A key element to Bloomberg’s flawed thesis is his claim (and that of most on the left) that the Jobs Act tax cuts will cause deficits. There are at least two reasons his reasoning is fundamentally flawed.
First, it is a well-settled principal that you don’t raise revenue by raising tax rates. Raising rates always has the effect of reducing economic activity. What you tax, you get less of. When you tax income and productivity, you get less income and productivity. When you reduce tax rates, there’s more incentive to work harder because people will keep more of what they earn. It’s immutable human nature. Harder work means more income, which means more tax revenue, even at lower rates.
Bloomberg was outraged at the idea that a tax break would be offered to corporations that have stashed money offshore to avoid the U.S.’s past high corporate tax rate—the highest in the industrialized world. The reality is that you could have set a rate of 100% (rather than just 35%) on that revenue and you wouldn’t have raised a nickel’s worth of revenue because corporations simply would not have brought the money back—ever.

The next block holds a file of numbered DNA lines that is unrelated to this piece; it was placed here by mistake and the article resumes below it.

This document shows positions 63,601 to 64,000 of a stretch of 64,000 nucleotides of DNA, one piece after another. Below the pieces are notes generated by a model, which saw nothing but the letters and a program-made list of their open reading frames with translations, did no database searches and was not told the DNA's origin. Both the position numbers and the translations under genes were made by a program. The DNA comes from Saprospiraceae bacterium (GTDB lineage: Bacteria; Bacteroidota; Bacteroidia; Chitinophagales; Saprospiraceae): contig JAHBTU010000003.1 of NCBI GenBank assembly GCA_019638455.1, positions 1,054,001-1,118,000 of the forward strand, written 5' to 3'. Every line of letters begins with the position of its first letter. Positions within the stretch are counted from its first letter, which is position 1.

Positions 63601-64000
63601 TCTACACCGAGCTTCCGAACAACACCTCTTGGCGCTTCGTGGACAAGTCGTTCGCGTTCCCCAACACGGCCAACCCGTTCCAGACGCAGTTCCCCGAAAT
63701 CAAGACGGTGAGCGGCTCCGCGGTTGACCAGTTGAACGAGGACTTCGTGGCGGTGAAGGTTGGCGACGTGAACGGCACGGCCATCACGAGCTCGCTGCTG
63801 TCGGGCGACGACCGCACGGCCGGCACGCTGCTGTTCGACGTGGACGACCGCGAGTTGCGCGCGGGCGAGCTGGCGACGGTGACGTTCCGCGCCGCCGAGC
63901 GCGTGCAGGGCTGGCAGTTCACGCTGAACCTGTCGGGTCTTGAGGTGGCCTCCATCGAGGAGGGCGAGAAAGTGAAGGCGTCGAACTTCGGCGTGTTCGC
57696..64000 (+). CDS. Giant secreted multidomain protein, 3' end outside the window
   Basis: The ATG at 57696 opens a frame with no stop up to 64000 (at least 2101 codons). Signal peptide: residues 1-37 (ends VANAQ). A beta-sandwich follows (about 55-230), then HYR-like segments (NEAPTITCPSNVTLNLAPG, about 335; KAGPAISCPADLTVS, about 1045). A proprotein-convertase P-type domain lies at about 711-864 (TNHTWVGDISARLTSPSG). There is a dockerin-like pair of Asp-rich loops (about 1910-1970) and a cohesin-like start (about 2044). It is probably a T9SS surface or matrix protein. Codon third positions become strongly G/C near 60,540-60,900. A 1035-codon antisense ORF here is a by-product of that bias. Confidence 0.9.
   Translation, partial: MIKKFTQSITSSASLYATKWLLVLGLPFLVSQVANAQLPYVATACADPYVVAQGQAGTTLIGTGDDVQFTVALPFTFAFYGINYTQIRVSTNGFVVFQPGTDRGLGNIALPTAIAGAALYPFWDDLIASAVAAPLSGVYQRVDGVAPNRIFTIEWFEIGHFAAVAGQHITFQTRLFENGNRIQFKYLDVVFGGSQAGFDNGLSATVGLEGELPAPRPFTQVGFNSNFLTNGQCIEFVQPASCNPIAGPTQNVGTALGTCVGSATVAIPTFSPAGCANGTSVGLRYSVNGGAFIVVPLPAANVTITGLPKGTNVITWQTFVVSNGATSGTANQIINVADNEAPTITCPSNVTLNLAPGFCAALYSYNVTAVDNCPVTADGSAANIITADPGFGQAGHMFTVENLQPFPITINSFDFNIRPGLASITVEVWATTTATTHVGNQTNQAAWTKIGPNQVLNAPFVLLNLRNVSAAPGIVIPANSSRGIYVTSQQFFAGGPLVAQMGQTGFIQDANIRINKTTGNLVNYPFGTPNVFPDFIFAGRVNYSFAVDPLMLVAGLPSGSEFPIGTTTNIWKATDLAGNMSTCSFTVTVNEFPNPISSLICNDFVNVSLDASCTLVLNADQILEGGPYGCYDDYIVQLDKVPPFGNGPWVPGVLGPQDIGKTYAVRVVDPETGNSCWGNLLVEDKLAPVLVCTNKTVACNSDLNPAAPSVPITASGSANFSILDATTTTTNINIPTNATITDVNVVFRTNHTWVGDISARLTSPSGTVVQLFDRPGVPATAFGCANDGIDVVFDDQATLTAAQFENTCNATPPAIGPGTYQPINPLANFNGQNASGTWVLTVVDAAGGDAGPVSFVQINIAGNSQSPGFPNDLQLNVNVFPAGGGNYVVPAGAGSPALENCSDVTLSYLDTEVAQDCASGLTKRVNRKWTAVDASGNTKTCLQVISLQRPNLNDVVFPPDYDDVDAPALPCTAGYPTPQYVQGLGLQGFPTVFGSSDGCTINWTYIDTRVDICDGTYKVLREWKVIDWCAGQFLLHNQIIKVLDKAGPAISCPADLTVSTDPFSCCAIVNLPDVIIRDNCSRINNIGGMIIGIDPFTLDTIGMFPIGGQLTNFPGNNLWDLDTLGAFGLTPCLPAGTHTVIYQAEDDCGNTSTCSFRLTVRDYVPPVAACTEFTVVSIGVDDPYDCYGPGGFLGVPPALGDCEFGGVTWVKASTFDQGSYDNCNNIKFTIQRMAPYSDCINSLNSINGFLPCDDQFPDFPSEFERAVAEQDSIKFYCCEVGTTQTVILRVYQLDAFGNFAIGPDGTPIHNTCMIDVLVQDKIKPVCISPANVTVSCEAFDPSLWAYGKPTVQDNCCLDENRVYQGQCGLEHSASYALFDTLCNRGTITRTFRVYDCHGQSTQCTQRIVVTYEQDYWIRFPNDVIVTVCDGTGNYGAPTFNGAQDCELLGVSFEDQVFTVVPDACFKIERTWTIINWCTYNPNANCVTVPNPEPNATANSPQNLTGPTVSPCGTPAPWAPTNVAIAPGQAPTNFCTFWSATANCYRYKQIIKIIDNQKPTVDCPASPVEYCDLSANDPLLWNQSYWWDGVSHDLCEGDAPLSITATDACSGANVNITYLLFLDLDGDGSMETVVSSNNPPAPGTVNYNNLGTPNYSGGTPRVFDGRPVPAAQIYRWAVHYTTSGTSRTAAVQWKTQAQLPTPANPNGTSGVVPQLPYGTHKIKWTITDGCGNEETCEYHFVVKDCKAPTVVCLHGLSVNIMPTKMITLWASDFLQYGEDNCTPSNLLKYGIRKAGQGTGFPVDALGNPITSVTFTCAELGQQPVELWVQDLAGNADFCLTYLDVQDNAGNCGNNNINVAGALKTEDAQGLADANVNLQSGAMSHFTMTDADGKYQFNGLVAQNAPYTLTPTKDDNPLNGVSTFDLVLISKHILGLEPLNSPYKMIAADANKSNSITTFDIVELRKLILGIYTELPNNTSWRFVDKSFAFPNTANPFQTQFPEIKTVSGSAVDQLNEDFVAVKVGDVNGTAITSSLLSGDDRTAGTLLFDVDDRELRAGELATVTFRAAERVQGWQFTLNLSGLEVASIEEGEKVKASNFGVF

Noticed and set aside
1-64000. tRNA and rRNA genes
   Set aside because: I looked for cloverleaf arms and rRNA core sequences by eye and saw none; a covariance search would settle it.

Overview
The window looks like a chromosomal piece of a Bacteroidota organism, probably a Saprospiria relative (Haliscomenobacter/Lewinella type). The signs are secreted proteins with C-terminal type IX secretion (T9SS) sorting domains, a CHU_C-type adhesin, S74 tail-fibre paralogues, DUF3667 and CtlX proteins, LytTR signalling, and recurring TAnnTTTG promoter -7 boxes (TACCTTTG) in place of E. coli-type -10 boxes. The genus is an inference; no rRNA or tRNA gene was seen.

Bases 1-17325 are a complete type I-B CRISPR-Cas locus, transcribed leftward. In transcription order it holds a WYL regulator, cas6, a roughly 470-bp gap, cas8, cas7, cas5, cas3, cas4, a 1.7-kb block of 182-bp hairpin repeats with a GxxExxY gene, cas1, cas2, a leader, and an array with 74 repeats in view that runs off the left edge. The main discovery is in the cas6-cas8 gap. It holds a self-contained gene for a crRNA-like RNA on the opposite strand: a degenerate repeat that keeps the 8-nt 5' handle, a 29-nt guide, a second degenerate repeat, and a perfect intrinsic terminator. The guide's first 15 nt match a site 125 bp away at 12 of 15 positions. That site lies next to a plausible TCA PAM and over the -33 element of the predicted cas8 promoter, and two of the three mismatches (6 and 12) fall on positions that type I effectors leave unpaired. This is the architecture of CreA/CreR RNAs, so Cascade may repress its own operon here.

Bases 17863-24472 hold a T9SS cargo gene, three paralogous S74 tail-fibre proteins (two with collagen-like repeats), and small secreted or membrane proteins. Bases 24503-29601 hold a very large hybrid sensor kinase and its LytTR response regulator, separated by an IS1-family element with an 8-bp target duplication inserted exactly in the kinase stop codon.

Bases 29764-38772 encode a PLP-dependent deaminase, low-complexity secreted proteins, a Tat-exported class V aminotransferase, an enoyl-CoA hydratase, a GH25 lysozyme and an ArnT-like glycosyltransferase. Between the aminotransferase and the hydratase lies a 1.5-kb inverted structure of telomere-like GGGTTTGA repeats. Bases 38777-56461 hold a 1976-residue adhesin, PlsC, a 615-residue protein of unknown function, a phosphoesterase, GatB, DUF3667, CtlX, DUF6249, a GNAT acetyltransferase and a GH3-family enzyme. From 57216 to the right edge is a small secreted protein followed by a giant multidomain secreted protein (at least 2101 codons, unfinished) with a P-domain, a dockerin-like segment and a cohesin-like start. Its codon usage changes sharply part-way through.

Under the Jobs Act, corporations will pay a one-time repatriation tax of 15% on what they bring back. The incentive is obvious. By reducing the rate considerably, some revenue is collected versus none. And don’t think it won’t work. Already, Apple announced on January 17, 2018, that it plans to bring back to the U.S. the vast majority of the $252 billion in cash from offshore profits that it’s been hoarding there for years. In fact, about 94% of all of Apple’s cash is held offshore. Upon bringing the money back, Apple will pay a tax of $38 billion.
So, friends, which is a bigger number: $38 billion, or $0?
And what will the mean, greedy, impersonal corporation do with the money? Apple says it plans to add up to 20,000 new jobs and will build a new domestic campus somewhere in the U.S. Plus, it will spend about $10 billion in new data centers in the U.S. On the other hand, Apple said it would never have brought the money back without a change to the corporate tax laws because it simply would have been too costly. Apple is already the U.S.’s largest single taxpayer, and with this one-time repatriation tax and the increased employment taxes from 20,000 new employees, Apple will pay even more going forward.
Secondly, tax cuts, no matter how deep, NEVER cause deficits. There’s only ever been one reason for deficits—and that’s spending. When you spend more than you take in, you get a deficit. The best example is what happened after Reagan’s first two tax reform measures passed in 1981 and 1982. Federal revenue about doubled by 1989. But deficits kept climbing. Why? During that same period, Congress increased spending by over 4 times. No tax increase can possibly keep up with that kind of spending.
This is an article taken from January 2018 issue of "Pilla Talks Taxes."'
and a continuation of another article found in this issue, "IS THE JOBS ACT A TRILLION-DOLLAR BLUNDER?"
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